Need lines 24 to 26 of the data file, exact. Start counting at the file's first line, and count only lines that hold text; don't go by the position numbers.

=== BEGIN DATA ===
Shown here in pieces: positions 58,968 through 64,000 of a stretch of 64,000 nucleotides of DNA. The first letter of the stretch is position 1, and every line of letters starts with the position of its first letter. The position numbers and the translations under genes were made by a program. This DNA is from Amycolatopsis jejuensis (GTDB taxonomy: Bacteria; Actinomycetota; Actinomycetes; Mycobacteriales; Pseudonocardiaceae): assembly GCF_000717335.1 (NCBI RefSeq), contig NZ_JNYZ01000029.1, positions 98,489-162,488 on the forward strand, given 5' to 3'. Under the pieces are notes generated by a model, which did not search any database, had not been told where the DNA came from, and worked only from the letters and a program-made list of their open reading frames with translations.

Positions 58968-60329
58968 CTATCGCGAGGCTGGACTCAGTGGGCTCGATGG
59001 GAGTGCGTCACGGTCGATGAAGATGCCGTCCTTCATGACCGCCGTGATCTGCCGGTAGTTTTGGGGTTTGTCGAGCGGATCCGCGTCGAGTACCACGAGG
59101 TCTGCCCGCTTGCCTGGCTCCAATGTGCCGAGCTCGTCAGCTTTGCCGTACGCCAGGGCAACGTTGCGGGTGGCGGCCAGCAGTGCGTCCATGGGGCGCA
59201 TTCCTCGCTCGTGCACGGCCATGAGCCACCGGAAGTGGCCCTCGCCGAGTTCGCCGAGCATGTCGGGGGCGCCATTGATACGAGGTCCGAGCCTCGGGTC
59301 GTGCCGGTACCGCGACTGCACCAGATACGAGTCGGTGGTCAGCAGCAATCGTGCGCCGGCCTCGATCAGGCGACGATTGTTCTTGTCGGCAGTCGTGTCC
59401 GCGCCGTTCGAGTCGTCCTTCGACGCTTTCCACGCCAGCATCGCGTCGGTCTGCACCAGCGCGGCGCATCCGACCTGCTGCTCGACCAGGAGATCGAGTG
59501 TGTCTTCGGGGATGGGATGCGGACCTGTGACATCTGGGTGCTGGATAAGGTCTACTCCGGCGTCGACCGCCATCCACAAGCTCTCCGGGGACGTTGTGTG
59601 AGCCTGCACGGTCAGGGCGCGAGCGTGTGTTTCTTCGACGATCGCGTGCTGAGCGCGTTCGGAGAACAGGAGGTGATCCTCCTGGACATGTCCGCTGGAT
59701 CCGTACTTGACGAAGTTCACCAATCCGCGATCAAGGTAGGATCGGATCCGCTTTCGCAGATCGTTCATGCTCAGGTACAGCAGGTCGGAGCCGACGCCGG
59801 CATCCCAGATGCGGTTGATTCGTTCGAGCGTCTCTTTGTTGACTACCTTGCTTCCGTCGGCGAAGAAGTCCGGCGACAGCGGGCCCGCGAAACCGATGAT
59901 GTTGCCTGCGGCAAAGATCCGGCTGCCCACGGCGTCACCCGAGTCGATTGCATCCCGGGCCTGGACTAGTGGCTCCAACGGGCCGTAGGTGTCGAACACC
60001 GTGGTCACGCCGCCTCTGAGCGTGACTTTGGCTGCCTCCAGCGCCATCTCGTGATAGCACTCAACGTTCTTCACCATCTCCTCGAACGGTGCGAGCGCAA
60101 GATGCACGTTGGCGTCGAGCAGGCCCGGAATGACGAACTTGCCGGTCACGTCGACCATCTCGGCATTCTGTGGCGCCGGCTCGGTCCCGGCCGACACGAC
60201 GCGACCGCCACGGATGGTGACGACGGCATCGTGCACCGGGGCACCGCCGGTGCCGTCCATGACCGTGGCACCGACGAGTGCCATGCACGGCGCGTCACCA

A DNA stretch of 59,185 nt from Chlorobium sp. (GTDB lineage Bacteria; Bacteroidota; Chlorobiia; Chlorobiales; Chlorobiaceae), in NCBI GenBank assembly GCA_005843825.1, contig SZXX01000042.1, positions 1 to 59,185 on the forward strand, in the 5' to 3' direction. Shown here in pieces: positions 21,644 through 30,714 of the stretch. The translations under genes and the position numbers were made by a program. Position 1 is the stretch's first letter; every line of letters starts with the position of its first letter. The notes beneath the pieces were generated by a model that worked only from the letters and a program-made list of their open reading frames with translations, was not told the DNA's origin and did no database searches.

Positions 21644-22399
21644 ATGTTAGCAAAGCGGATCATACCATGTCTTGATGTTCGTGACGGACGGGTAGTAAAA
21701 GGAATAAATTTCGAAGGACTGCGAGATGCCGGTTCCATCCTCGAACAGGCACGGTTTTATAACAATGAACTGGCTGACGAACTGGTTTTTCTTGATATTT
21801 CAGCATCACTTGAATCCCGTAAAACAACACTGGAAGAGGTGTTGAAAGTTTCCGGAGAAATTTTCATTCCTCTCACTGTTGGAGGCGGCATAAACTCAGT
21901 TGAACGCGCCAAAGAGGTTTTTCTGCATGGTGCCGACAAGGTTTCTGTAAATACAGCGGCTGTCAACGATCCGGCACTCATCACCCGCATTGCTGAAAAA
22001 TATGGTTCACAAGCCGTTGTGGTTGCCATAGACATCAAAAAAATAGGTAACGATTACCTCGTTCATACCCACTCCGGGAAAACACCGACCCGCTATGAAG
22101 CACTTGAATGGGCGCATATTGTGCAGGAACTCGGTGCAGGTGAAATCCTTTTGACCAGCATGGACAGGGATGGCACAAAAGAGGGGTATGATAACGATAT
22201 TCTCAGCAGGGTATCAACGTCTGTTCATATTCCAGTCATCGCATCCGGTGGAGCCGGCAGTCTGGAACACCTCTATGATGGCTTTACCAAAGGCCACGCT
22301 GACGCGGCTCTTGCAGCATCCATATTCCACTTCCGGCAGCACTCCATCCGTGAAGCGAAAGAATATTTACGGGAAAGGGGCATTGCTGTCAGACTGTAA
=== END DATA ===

22101 CACTTGAATGGGCGCATATTGTGCAGGAACTCGGTGCAGGTGAAATCCTTTTGACCAGCATGGACAGGGATGGCACAAAAGAGGGGTATGATAACGATAT
22201 TCTCAGCAGGGTATCAACGTCTGTTCATATTCCAGTCATCGCATCCGGTGGAGCCGGCAGTCTGGAACACCTCTATGATGGCTTTACCAAAGGCCACGCT
22301 GACGCGGCTCTTGCAGCATCCATATTCCACTTCCGGCAGCACTCCATCCGTGAAGCGAAAGAATATTTACGGGAAAGGGGCATTGCTGTCAGACTGTAA